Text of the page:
Generally, the American will be content with how his season played out, posting four top 10 finishes out of 24 starts. Furthermore, a T4 finish at the PGA Championship will undoubtedly boost his confidence ahead of the four majors for the 2024 season, but he did miss the cut at both the Masters and the U.S. Open. It will be interesting to see how Kitayama develops over the next 12 months and if he can make the Tour Championship for the first time in his career, having narrowly missed out on a trip to East Lake for the 2023 campaign.
Russell Henley is your bread-and-butter golfer. His consistency goes unnoticed because he isn’t necessarily spectacular or doesn’t come out with controversial quotes in the press. His feet are firmly planted on the ground and he utilises his golfing brain, which isn’t something that every professional golfer can lean on. The 34-year-old has recorded seven professional wins - including four on the PGA Tour - although he did have to wait five years between his penultimate and last win, finally breaking the trend with victory at the World Wide Technology Championship in 2022.
That would be the American’s sole win throughout the latest campaign, but he displayed his consistency through many excellent finishes. In 24 starts, he finished within the top 25 on 12 occasions - which equates to 50%. That alone should highlight that Henley doesn’t only know his golf game well, but he understands how to perform when the magic may have abandoned him. Finishing 20th in the FedEx Cup is a testament to his season-long form, but there’s another big victory in him somewhere - can it be a major championship?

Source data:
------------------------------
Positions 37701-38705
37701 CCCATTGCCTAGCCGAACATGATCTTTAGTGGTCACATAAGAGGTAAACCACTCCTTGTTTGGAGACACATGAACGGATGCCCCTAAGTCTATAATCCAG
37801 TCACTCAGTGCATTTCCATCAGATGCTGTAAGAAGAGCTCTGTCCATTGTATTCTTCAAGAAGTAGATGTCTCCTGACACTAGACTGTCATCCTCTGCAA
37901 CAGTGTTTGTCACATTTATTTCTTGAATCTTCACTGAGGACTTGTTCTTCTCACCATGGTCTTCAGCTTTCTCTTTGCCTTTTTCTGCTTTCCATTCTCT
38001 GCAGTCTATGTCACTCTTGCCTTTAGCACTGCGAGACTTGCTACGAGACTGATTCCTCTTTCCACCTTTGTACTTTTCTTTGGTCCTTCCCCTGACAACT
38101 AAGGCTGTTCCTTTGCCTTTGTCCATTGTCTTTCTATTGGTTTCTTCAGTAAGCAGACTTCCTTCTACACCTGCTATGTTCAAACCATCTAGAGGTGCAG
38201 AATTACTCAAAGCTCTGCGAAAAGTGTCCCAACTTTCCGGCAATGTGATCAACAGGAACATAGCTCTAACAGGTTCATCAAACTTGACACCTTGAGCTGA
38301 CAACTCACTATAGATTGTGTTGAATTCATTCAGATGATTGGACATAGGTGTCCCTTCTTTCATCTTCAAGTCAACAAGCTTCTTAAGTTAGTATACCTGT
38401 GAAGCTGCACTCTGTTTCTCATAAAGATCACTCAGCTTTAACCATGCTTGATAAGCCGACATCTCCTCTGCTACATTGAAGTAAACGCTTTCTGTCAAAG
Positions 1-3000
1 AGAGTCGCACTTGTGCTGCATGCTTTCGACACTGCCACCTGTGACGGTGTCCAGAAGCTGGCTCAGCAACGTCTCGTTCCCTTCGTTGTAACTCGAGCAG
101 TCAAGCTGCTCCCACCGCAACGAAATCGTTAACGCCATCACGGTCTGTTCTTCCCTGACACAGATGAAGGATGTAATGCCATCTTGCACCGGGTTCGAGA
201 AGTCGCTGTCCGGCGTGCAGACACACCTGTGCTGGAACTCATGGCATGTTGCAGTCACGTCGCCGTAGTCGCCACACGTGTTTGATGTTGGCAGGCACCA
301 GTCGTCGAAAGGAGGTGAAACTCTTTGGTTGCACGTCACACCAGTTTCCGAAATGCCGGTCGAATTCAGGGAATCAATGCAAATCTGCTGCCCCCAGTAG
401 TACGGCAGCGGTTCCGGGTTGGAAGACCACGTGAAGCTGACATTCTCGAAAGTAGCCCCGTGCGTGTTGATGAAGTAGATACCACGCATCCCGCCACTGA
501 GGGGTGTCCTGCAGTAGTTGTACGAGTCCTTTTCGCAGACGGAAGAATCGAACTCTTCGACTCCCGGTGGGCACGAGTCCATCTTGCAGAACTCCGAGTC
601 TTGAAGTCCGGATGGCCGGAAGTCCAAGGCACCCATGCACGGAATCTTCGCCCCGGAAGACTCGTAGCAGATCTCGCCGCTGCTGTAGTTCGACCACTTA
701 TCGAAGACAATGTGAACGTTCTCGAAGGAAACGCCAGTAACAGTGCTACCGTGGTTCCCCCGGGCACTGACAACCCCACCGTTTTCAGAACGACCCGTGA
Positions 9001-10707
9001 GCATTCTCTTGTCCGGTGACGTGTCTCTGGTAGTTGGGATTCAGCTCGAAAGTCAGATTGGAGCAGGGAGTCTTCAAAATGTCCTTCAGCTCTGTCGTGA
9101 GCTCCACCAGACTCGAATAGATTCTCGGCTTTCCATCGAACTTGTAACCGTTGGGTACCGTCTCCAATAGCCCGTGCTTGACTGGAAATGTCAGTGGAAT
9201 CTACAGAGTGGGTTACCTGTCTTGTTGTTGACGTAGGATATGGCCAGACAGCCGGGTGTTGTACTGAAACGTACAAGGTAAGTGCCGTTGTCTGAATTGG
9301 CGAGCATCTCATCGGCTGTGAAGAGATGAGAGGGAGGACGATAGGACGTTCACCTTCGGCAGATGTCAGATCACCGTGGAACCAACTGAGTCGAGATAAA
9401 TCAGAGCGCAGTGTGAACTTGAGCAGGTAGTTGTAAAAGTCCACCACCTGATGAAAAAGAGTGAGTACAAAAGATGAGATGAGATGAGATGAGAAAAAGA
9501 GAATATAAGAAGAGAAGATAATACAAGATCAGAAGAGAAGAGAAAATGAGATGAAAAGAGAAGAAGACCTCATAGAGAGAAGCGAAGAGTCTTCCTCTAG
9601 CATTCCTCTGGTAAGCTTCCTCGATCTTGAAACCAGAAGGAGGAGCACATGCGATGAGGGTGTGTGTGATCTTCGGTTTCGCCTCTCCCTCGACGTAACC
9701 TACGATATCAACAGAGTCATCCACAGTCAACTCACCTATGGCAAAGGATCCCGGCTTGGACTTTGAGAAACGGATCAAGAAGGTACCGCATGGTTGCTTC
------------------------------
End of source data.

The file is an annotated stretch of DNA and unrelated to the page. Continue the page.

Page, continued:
When Sahith Theegala broke onto the scene and led deep into the Waste Management Phoenix Open, it appeared that every golf fan was rooting for the rookie. Whilst a victory never materialised, he did prove that he belongs on the harrowing yet exceptionally rewarding PGA Tour stage. Out of 29 starts for the 2023 season, Theegala recorded seven top 10s and 12 top 25s, which helped him to finish in 34th in the FedEx Cup standing and miss out on East Lake by four mere positions.
Theegala's first professional victory came at the QBE Shootout. He teamed up with fellow compatriot Tom Hoge as they defeated Charley Hoffman and Ryan Palmer by a sole stroke. Unfortunately, it didn't qualify as an official PGA Tour event, but the 25-year-old rectified that when he clinched the Fortinet Championship in September. No doubt he’ll have his eyes on a more exclusive circle and it will be fascinating to see if Theegala can add his name to golfing elite. All five players in this list have failed to win a major championship but they have demonstrated why they belong on the PGA Tour.
We must not forget the length of their journeys too; golfers such as Kitayama and Theegala have only played on the PGA Tour for two full seasons. Do you think all five will finish their careers with a glittering trophy cabinet or will one prove to be a diamond in the rough?